LOS ANGELES (Reuters) – Families involved in a 2012 movie theater mass shooting in Colorado have asked the studio behind “Joker” to help lobby for gun reform, expressing concern about the film’s portrait of a mental breakdown that leads to violence.
In a letter to Warner Bros, the families of some of the victims also urged the company to end any political contributions to candidates who take money from the National Rifle Association (NRA) and to fund gun violence intervention programs.
Letter - Movie - Power - Responsibility - Platform
The letter does not ask for the movie to be withdrawn. But it says, “with great power comes great responsibility. That’s why we’re calling on you to use your massive platform and influence to join us in our fight to build safer communities with fewer guns.”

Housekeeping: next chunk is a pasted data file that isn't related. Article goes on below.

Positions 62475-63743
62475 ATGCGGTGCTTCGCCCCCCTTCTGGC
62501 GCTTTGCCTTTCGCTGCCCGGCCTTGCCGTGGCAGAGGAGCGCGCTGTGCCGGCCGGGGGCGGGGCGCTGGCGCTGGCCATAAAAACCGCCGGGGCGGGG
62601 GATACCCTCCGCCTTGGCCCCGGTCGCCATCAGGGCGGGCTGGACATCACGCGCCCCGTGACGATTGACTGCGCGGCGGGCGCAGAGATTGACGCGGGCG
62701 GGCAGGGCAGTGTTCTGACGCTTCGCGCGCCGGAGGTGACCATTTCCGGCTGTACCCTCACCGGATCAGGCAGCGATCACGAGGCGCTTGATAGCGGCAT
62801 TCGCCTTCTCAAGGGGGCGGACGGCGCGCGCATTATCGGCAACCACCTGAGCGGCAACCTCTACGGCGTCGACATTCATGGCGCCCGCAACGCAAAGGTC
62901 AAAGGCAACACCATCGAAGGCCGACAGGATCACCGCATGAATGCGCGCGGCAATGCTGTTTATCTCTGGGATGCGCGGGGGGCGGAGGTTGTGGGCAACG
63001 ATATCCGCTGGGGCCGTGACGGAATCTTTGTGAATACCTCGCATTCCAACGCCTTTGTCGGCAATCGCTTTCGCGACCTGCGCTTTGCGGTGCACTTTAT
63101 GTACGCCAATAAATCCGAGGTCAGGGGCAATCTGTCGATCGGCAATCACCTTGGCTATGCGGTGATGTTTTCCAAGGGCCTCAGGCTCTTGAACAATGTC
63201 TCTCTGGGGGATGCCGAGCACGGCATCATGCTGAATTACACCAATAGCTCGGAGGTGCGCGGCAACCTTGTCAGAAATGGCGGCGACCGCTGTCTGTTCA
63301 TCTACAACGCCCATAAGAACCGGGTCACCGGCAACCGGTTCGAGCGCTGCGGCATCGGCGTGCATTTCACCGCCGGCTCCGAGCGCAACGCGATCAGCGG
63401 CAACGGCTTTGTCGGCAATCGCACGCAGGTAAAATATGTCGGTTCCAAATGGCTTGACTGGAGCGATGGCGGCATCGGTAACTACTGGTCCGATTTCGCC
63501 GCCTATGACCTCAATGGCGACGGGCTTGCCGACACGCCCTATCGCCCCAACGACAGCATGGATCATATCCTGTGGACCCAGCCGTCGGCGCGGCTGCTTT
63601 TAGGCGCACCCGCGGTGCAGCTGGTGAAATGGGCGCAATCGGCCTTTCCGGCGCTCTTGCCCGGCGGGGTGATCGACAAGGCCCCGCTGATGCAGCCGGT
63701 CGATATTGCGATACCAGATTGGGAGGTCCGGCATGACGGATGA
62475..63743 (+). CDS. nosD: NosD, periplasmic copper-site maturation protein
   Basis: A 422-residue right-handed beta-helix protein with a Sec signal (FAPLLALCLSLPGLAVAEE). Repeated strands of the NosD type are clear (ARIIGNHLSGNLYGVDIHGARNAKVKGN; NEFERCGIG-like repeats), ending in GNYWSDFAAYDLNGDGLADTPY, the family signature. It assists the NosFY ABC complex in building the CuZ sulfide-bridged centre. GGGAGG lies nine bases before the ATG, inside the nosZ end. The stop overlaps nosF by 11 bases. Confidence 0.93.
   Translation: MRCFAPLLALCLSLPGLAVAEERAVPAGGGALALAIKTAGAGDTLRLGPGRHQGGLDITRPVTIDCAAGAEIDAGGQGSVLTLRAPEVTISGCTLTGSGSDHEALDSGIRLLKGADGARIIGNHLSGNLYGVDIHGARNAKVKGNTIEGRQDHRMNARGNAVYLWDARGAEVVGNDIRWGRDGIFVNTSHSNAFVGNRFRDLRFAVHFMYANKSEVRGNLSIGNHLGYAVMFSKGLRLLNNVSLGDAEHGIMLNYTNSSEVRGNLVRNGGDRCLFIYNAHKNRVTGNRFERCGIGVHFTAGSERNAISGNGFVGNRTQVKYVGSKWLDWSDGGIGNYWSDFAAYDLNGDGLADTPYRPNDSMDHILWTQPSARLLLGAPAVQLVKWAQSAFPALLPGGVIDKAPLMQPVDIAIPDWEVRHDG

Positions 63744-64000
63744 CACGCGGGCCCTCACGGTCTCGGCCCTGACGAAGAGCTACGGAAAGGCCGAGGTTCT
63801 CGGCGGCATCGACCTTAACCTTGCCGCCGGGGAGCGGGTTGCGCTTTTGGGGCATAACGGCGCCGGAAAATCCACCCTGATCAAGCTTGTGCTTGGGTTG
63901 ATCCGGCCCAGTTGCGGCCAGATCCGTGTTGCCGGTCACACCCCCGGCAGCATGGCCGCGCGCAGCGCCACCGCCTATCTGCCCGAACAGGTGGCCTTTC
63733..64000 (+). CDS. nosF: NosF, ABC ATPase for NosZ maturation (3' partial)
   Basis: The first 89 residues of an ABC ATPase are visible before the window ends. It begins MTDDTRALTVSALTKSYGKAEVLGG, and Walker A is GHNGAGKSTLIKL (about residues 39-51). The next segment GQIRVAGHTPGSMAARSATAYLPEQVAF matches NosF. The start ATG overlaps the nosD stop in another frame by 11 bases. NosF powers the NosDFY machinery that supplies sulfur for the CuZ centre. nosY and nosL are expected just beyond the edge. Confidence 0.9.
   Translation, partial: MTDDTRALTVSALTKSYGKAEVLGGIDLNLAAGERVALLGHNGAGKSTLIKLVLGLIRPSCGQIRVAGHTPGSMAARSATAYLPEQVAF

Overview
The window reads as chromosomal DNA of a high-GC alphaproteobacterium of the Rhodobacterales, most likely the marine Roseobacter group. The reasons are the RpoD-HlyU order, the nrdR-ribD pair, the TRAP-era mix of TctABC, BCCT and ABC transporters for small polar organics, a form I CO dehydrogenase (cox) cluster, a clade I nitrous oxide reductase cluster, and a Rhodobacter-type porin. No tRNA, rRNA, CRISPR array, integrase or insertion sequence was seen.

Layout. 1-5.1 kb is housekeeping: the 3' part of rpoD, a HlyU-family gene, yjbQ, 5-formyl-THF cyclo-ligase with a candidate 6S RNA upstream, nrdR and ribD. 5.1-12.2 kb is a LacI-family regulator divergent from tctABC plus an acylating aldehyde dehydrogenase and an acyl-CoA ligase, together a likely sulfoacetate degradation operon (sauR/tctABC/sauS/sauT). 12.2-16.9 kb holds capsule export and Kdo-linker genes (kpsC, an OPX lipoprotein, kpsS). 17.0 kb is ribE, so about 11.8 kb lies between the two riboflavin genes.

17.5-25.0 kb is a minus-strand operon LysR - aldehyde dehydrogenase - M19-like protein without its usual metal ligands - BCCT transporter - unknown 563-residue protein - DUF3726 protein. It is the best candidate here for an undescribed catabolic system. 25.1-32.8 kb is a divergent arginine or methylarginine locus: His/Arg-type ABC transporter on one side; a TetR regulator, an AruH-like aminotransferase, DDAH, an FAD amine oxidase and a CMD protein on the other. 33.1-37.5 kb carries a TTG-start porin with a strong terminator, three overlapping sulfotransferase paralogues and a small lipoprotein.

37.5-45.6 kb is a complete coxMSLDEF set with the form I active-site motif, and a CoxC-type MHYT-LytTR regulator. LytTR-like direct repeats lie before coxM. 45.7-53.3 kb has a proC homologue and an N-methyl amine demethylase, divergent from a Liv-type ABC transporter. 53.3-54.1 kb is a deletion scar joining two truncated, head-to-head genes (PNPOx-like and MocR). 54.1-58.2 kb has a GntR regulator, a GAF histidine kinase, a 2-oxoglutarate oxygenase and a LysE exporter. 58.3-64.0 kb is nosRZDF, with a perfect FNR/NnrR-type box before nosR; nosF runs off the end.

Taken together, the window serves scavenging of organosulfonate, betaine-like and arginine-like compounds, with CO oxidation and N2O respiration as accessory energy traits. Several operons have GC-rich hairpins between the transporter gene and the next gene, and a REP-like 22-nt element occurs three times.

The letter, seen by Variety and other Hollywood industry outlets, comes before “Joker,” starring Joaquin Phoenix as the Batman comic book villain, opens in U.S. movie theaters on Oct. 4.
Movie - Award - Venice - Film - Festival
The movie won the top award at the Venice film festival in September and has won plaudits for its disturbing depiction of a social outcast who wreaks terrifying violence. Box office analysts expect it to take about $70 million-$80 million at the North American box office on its opening weekend.
Warner Bros said on Tuesday that it had a long history of donating to victims of violence, including those in the Colorado shooting. The movie studio added in a statement that its parent, telecommunications company AT&T Inc,...
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